There, we were treated with delicious and filling lunch. The weather in Athens was cool and comfortable. It was autumn then. After the very delicious Malaysian lunch kindly prepared by Misliza (Azhar’s wife), we were brought to Shamsuddin’s apartment, our temporary home. As we entered the apartment, we were greeted by two friendly hamsters, which were scurrying all over the hall. They were accidentally set free when their cage fell down the table, probably knocked down in their attempt to get at the invitingly delicious green broccoli stems nearby.

The family housing was located on a hill overlooking a spacious sports complex and a lake complete with a manmade beach by the side of a large freshwater lake, Lake Herrick. The apartment had two bedrooms, a hall, a bathroom, and a small kitchen equipped with an electric stove and a big refrigerator. We were in a way lucky to have Shamsuddin as our host. He was a very gracious host, a good helper, and most important of all, a very patient human being.

Sometimes I wished I could be like him, always calm and composed came what may. Being a married bachelor (he had to send his family back to Malaysia as two of his children were going to sit for important school examinations), we were warmly welcomed to share his apartment for a time being until we found one of our own. He had to bear the havoc and all the hustle and bustle caused by our children, especially during the early days of adjusting to the time difference. Just imagine how embarrassing it was for me when the whole family was busy preparing lunch at one in the morning while the host was sound asleep. (I was not too sure whether he got enough sleep during this period).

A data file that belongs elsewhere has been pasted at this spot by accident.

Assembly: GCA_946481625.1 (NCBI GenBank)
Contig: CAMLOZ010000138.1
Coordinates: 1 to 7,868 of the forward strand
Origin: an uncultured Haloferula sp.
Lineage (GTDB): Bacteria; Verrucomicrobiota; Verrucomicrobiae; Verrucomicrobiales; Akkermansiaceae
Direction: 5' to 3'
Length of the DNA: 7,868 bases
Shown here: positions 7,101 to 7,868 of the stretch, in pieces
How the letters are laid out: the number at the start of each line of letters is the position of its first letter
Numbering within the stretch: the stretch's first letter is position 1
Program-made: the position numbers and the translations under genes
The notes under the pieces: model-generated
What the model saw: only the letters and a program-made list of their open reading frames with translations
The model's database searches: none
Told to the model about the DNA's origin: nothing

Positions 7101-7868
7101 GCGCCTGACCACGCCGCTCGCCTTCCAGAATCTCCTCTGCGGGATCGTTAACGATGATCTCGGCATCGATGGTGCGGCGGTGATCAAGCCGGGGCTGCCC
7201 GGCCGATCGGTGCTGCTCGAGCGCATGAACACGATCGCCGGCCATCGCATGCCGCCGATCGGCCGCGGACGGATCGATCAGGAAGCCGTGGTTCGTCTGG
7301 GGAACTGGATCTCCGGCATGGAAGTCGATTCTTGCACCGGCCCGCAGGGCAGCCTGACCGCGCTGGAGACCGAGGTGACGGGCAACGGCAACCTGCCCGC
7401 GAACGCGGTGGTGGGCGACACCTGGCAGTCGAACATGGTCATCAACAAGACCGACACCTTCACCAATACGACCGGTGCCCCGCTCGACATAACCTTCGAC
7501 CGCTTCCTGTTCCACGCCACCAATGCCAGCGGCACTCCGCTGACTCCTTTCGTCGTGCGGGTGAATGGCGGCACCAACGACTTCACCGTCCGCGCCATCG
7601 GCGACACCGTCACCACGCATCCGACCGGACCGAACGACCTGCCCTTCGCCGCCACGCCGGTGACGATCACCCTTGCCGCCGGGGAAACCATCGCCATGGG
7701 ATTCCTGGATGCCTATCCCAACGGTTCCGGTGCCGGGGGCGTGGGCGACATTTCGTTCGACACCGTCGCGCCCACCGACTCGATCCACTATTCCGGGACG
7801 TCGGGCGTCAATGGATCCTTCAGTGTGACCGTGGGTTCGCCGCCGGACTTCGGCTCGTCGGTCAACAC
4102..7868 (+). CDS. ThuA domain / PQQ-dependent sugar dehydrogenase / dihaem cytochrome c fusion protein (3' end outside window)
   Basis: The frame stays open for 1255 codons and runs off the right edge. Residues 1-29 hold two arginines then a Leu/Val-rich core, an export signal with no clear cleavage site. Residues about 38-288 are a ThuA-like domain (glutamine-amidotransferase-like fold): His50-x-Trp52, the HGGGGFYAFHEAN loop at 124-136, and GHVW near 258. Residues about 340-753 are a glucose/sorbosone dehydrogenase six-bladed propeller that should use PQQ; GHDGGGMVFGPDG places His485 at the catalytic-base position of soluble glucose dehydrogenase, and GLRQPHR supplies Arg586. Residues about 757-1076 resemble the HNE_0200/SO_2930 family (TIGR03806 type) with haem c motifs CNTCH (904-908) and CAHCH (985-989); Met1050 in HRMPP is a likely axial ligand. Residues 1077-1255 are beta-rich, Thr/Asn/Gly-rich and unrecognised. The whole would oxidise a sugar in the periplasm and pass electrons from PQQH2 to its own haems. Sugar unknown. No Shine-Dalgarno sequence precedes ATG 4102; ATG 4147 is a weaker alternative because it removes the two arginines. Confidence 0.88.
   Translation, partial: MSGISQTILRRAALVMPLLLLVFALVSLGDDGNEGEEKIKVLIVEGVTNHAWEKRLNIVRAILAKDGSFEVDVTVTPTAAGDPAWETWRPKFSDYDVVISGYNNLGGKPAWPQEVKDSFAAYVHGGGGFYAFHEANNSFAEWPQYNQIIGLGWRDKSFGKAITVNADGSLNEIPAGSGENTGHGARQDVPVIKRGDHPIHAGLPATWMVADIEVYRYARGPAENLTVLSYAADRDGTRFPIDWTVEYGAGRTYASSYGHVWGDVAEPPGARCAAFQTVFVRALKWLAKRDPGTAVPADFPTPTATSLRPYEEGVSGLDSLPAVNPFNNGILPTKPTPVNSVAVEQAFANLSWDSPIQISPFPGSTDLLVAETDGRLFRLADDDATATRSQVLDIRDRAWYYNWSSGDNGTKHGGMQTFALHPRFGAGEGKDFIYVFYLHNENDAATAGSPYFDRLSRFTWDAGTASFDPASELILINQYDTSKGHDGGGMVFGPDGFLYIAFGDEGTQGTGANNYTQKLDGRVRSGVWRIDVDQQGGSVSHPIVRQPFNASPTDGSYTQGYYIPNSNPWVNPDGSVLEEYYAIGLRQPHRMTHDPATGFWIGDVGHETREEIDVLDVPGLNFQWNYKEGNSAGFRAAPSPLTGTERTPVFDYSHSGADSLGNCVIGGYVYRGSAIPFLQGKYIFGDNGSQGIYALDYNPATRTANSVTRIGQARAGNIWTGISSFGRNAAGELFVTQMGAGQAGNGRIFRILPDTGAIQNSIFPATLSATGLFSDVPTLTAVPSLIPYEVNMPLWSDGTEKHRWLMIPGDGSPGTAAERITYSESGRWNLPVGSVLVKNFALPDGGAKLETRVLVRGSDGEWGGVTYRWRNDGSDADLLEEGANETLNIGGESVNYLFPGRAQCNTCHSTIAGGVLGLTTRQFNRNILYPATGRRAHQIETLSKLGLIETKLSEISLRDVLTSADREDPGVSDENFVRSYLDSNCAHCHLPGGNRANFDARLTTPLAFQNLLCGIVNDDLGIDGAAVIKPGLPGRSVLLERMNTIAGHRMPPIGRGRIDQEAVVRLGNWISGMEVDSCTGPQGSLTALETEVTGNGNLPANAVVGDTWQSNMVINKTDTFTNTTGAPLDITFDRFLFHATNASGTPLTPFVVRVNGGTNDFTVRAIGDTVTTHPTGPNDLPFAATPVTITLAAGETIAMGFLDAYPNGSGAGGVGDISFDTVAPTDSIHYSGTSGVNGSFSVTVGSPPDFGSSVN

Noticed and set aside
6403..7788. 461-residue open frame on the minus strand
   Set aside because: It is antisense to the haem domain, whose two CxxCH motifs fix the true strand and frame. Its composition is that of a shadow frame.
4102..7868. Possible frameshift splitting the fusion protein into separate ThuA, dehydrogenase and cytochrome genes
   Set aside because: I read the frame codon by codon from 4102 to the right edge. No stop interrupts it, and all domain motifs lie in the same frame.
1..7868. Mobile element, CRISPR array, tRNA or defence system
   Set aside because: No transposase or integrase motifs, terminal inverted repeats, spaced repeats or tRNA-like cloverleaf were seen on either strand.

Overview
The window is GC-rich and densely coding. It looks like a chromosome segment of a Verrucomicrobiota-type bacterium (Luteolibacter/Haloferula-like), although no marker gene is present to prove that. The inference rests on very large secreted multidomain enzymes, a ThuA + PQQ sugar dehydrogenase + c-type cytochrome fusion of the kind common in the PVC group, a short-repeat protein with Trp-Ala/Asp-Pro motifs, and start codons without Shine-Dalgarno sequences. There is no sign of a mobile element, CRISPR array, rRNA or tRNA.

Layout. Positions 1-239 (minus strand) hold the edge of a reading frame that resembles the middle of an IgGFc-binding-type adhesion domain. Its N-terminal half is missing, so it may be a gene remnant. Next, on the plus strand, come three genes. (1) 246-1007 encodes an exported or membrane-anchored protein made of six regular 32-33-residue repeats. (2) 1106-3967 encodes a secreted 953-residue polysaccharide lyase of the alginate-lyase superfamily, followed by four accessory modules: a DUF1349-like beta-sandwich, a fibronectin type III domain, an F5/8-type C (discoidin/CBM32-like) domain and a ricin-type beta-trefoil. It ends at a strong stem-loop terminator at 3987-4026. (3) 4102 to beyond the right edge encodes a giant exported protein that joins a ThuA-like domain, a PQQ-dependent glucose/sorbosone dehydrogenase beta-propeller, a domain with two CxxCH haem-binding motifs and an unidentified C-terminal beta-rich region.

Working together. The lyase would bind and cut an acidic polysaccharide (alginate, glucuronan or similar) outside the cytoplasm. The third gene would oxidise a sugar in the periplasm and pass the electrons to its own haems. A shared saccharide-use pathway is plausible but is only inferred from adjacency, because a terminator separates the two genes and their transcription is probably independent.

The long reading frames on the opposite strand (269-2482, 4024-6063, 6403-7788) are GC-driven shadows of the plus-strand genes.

However, one thing for sure, he seemed to enjoy my wife’s cooking and soon he began diligently noting down the recipes. He particularly liked the Chinese style fried rice and ‘asam pedas kepala ikan’. The cool weather greatly increased everyone’s appetite. By the way, we got ourselves free fish heads from Kroger’s seafood section in Athens. They just did not know what to do with the heads and most of the time, except when there were Asian shoppers passing by; the fish heads were just dumped into the wastebasket. What a waste of good food! So, whenever I happen to be there while they were preparing big fishes for making fish fillet and stakes, I always made it a point to reserve the fish heads for me.

So frequent was I in taking the fish heads that they knew me by sight and sometimes they would reserve a few fish heads just for me. Besides the free fish heads, being a seafood lover, I loved their scallops, mussels, clams, shrimps and tuna. On many occasions, many Americans came and asked us how to cook the squids. For many of them squids were used only as baits while fishing. We gladly gave them some quick pointers in preparing and cooking the squids.

Once, I even corrected Kroger’s management when they were selling lemon grass leaves instead of lemon grass stems! It would take some lengthy explanation before they understood that we Asians used the stems in cooking, not the leaves! The Arab and Bangladeshi students seemed to enjoy lemon grass so much. During Nordin’s wedding feast at the mosque, they were really busy munching on the fibrous lemon grass stems in our ‘rendang ayam’.

to be continued